10th International Fujairah Bunkering & Fuel Oil Forum (FUJCON 2017)

March 20-22, 2017

This week, Fujairah, the second-largest bunkering hub in the world, hosted its 10th International Fujairah Bunkering & Fuel Oil Forum (FUJCON 2017). Organised by Conference Connection since 2000 under the patronage of HH Sheikh Hamad Al Sharqi, the event was attended by prominent personalities such as Mohammed Al Kindi, former minister of environment and water; Captain Mousa Morad, general manager of the Port of Fujairah; and Mohammed Majed, director general of the Department of Industry and Economy, and many others.

The effects the new global sulphur cap will have on the bunkering industry dominated discussions at this year’s conference, themed “Driving Transformation across the Bunker Supply Chain.” A poll conducted at the event showed that 93% of participants expected a fall in fuel oil demand resulting from the new legislation, and the majority agreed that the fuel oil tank operations in Fujairah will suffer.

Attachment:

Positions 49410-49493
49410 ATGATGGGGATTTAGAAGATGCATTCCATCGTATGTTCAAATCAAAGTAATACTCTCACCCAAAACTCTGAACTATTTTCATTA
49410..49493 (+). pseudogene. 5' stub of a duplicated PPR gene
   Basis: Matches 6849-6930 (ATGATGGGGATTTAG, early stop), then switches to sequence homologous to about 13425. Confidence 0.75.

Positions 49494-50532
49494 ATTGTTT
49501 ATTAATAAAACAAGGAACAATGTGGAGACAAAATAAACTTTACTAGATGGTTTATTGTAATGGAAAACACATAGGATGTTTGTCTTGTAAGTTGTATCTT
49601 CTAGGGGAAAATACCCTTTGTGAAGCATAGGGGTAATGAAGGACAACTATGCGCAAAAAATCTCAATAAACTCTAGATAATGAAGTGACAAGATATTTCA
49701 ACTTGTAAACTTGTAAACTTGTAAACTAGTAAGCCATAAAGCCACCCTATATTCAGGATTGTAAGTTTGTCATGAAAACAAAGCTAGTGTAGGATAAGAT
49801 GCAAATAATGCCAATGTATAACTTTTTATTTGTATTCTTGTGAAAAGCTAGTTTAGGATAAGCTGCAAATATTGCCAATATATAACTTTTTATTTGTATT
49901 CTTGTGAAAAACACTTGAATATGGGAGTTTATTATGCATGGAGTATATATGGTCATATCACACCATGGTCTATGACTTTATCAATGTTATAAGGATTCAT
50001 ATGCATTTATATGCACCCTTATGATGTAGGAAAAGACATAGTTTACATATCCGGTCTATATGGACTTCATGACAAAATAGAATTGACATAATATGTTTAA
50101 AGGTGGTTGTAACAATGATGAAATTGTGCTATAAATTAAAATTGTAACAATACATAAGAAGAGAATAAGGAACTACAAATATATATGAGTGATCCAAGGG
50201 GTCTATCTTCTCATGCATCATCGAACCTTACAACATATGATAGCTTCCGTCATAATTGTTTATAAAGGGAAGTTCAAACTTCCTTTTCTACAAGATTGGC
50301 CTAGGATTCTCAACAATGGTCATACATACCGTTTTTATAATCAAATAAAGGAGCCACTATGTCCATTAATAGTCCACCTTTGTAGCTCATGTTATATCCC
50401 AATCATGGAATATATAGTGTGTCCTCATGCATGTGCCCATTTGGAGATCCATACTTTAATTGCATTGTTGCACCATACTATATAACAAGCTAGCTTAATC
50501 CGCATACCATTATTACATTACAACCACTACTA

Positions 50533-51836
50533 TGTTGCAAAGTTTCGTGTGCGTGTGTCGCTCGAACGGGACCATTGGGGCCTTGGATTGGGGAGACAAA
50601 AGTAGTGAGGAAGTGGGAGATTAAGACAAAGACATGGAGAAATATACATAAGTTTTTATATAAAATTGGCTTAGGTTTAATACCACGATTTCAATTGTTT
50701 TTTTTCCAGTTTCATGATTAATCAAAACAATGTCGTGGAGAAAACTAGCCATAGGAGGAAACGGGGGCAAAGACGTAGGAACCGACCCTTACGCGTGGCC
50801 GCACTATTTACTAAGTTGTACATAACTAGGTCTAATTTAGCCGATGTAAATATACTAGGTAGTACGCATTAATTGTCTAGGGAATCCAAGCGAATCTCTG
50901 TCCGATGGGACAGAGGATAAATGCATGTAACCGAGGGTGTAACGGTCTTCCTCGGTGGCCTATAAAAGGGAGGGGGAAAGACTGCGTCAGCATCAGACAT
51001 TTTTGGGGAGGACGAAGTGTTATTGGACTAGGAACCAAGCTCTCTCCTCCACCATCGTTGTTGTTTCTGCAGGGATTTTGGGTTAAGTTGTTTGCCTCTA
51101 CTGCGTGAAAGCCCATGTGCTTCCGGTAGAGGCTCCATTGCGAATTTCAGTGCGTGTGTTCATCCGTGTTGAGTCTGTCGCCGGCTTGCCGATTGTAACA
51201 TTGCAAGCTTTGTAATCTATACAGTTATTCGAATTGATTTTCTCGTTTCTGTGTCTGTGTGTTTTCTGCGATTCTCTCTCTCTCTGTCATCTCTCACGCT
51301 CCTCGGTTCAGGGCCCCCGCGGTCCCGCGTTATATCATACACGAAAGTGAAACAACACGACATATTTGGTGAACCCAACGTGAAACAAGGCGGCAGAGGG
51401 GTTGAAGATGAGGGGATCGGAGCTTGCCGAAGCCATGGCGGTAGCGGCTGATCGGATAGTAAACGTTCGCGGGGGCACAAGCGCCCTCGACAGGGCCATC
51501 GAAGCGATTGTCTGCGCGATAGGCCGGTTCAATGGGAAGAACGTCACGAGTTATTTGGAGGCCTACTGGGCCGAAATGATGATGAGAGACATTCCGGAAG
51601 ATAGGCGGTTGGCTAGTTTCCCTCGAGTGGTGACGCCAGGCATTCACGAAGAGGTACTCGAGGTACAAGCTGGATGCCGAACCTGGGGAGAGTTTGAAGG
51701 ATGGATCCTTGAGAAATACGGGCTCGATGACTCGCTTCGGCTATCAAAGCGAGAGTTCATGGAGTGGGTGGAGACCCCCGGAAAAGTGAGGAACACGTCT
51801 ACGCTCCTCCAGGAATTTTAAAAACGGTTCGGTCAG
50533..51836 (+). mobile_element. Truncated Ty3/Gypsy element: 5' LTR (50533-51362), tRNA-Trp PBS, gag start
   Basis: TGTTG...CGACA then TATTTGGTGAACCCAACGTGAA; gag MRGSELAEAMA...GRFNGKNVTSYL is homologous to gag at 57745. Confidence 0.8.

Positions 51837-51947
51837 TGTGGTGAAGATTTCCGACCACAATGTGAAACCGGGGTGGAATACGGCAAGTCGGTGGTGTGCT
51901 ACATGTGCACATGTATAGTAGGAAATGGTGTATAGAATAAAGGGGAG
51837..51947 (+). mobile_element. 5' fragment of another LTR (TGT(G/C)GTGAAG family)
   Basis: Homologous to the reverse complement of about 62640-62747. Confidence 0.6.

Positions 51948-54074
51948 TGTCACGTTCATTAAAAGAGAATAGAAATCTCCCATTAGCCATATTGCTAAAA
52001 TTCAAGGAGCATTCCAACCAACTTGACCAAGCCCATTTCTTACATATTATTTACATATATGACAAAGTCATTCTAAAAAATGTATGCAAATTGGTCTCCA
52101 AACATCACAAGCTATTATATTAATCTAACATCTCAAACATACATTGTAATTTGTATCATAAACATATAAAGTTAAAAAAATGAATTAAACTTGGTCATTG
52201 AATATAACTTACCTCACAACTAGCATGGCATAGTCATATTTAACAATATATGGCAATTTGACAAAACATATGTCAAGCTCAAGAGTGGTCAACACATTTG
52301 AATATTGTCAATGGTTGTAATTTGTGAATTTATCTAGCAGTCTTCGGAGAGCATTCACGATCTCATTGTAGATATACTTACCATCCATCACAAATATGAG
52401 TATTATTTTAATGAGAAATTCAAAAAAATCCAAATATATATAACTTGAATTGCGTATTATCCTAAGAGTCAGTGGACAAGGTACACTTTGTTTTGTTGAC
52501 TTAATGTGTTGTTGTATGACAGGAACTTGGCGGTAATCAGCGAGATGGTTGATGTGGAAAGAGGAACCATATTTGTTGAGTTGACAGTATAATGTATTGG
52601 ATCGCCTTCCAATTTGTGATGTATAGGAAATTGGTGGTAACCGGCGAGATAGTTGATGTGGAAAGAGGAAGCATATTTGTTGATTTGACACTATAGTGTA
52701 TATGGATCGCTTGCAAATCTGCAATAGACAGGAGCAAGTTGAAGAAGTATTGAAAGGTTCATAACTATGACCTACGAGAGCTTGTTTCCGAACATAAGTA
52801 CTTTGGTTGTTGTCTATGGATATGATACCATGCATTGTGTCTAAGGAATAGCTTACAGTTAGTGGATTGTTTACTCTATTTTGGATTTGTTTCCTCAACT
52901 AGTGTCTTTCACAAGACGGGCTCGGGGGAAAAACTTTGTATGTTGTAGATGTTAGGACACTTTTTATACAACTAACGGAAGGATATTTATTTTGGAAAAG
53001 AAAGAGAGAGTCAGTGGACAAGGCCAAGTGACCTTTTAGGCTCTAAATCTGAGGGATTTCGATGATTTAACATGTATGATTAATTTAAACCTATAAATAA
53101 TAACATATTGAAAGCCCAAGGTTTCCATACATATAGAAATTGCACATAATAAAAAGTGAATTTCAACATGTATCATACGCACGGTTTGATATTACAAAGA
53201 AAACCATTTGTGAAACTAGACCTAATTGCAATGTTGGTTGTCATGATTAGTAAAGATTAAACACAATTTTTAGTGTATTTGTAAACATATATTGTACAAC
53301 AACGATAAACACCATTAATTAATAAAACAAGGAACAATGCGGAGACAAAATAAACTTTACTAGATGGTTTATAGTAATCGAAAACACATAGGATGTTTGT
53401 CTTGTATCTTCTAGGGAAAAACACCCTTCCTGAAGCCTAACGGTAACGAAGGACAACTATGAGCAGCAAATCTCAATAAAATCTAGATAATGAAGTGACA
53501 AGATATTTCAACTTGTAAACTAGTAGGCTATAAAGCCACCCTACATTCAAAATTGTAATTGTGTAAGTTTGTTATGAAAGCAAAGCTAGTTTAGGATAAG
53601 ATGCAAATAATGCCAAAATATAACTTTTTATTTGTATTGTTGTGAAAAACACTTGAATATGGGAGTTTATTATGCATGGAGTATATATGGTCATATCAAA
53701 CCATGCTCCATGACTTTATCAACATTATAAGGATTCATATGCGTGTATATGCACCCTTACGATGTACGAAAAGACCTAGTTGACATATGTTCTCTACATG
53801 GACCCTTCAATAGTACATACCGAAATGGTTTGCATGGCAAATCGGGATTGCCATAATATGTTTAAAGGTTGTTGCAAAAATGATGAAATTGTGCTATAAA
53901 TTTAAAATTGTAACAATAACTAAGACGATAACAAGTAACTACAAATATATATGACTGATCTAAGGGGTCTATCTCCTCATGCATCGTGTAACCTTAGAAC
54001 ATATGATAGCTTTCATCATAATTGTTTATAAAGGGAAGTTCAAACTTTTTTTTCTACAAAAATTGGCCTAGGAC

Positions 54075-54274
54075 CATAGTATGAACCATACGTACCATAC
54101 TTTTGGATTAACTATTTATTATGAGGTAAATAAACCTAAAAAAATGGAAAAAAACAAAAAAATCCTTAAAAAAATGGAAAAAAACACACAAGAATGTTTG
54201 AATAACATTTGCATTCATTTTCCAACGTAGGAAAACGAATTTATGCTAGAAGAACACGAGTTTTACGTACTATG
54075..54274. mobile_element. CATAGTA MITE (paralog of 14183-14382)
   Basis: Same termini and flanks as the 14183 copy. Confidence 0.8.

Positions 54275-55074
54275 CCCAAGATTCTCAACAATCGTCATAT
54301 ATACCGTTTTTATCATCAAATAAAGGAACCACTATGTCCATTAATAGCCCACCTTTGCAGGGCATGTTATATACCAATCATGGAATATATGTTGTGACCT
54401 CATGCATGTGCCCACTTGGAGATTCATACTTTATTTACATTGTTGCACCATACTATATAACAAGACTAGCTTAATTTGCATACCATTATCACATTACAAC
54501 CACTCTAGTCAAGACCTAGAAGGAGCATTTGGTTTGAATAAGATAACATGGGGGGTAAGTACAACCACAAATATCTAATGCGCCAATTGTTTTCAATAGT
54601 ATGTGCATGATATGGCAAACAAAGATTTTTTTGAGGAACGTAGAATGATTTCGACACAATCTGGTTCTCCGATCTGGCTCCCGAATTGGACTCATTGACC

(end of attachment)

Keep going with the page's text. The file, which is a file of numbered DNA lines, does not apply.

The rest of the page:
The International Maritime Organisation, the United Nations agency overseeing maritime safety and pollution from ships, voted in October to decrease the allowed sulphur level in fuel oil from the current cap of 3.5% to 0.5% by 2020. According to Fujairah Oil Terminal’s commercial director Malek Azizeh, “Traders will have to find a source for the low sulphur fuel oil, but then they can carry on bunkering as normal.”

Finding that source may prove difficult; while Middle East fuel exporters have above-average sulphur levels at more than 3.5%, the global average of 2.5% means they wont be alone in their search. Other options discussed include using LNG or marine gasoil as substitutes, or making broader use of scrubbers, systems installed on ships’ engines to remove sulphur. Attendees came to agreement that the economic incentive to install scrubbers would only come about if high sulphur oil were USD 200 per tonne cheaper than low sulphur fuel.

Those in attendance consider themselves lucky that OPEC cuts have brought stability and more room for planning, but were keenly aware that the situation may not remain the same in the near future. Attendees worried about the effects of the USA as a swing-producer, fearing that the resultant increased volatility may introduce greater uncertainty into the bunkering landscape.